SLADEA’s Committment to Human Rights

We are convinced that respect for human rights allows individuals to assert their dignity and guarantees sustainable development. Human rights principles guide all our programmes across all areas, such as:

  • Education and information
  • Gender and cultural sensitivity
  • Health
  • Peace-education
  • Social and Economic Security

We believe that every citizen should have the right to:

A Livelihood

Although Sierra Leone has experienced substantial economic growth in recent years, the country continues to occupy one of the lowest positions on the world hunger index: placed 79 out of a total of 84. Poverty and unemployment remain major challenges.

To get people out of poverty, SLADEA encourages its learners to acquire skills by training in one of our six education centres nationwide. We run programmes that lead to self-sustaining livelihoods, with a strong focus on women.

Being Healthy

Sierra Leone has the highest infant mortality rate in the world – one child in four dies before the age of five. The situation for women is also alarming: one woman in eight dies during childbirth. The provision of medical care is extremely poor.

Literacy is a cornerstone of development: life expectancy increases three years with each 10 per cent increase in female literacy. Teaching girls and women to read is literally a life-saving intervention. In our programmes we also provide health training and raise awareness on health issues.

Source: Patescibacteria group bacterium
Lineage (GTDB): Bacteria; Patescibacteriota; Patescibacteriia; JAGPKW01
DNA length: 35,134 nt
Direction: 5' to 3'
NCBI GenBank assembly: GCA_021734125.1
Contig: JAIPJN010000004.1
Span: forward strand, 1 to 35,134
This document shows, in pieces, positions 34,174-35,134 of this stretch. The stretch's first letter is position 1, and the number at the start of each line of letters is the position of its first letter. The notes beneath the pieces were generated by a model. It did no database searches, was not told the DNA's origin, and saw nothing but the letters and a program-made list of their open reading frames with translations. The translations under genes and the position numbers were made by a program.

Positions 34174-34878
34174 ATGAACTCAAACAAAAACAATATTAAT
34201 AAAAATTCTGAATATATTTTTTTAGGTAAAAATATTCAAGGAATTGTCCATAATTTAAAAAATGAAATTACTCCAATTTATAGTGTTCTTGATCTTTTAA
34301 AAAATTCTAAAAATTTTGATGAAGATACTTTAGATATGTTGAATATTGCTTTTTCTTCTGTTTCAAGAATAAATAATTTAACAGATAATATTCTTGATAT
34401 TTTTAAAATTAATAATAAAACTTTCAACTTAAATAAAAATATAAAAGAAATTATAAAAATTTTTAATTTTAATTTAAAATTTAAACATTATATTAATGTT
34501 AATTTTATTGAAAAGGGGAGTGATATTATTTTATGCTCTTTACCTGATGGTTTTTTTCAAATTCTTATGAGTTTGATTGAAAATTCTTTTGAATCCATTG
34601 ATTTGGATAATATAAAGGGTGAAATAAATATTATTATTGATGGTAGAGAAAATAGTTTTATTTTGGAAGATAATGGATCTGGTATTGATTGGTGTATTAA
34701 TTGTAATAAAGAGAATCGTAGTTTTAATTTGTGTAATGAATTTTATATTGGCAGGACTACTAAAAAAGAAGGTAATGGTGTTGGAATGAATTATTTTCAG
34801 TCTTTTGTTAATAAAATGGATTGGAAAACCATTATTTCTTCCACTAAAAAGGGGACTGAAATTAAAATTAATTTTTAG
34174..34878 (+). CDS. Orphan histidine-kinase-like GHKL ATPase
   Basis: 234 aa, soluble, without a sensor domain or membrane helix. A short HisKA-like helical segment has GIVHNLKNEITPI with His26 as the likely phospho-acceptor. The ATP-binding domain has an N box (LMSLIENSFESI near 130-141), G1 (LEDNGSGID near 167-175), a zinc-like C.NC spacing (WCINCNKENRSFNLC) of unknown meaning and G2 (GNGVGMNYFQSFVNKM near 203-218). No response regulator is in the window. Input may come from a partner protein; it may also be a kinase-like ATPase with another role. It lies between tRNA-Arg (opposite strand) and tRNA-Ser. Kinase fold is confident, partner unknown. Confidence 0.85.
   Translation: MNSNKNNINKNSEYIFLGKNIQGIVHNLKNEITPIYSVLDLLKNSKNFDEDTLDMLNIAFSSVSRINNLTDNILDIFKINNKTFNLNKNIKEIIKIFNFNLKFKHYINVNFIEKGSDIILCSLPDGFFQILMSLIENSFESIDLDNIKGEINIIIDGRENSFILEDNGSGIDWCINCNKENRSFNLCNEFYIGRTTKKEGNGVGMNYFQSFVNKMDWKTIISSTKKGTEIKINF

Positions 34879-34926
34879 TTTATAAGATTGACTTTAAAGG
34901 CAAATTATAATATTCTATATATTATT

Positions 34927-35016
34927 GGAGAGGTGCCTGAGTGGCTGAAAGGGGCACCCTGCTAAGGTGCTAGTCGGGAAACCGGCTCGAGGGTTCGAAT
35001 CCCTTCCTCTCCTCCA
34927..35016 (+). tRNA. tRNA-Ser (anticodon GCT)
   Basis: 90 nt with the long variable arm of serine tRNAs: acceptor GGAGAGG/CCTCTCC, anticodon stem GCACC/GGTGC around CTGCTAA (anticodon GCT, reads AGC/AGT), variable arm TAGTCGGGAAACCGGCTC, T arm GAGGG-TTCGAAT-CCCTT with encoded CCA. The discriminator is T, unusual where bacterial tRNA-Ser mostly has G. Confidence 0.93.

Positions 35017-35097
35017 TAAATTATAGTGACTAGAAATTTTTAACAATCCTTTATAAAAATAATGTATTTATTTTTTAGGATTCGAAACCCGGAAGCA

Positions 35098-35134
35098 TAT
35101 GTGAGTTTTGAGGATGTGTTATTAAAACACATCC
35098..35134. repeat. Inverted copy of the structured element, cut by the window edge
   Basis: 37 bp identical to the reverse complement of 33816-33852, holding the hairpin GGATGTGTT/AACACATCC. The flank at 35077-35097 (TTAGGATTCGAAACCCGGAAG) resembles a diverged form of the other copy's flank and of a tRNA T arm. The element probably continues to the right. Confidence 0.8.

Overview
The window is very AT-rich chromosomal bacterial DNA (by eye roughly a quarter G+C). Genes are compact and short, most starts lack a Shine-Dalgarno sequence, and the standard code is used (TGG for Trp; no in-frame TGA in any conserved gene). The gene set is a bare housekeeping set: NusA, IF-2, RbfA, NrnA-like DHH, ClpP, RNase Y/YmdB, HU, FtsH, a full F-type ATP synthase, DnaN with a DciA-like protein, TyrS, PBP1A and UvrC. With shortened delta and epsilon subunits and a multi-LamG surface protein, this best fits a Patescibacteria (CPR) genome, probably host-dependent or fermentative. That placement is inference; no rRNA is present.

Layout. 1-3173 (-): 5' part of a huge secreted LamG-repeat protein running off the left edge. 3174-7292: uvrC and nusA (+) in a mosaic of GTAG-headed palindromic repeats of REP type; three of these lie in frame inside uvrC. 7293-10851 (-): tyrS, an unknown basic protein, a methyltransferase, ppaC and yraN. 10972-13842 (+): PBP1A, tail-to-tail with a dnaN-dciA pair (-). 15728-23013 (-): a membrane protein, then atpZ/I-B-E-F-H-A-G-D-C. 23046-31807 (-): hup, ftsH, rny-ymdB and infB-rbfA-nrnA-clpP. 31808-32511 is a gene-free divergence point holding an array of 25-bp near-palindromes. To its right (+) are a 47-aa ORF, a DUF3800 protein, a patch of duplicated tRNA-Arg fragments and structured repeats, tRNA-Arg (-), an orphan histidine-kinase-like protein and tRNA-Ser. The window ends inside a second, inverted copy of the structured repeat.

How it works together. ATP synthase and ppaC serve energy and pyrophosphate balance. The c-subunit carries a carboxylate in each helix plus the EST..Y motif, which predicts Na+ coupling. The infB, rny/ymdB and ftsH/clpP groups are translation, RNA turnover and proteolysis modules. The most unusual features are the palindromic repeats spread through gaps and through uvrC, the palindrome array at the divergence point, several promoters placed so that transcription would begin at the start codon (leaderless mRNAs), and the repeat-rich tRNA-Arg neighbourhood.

Being Educated

We believe that being educated is an essential step along the route out of poverty. Therefore we do everything conceivable to make this happen.

Sierra Leone has one the highest illiteracy rates in the world. According to the New Education Policy for Sierra Leone 69.3 % of the male population is illiterate. For women it is even worse: 80.0 % of the female population is illiterate.

With our programmes we seek to improve the lives of our learners. 1000 new learners sign up for classes at SLADEA every year.

To make sure that facilitators perform in the best interest of the learners they receive intensive pre-service and in-service training and supervision.

Living in Peace

Sierra Leone emerged from a decade of civil war in 2002. The brutal war in Sierra Leone caused unimaginable suffering for the population. The conflict, infamous for the recruitment of thousands of child soldiers and the rebels’ practice of chopping off hands and feet, has left Sierra Leone one of the poorest countries in the world.

Working on reconciliation and on consolidating peace in our country was and is one of our major commitments. Peace education and peace building-activities are an important part of our programmes extending in the Manu River Region.

Being Heard

People living in poverty often have no say over decisions that affect their lives. SLADEA helps its learners to understand their rights and to speak out about their needs and concerns at every opportunity.

Being Treated as Equal

People who are marginalized – because they are women, disabled or members of a religious or ethnic minority – are more likely to be poor.

We work with these groups to ensure they have the means to enjoy equal access to jobs, essential services and influence.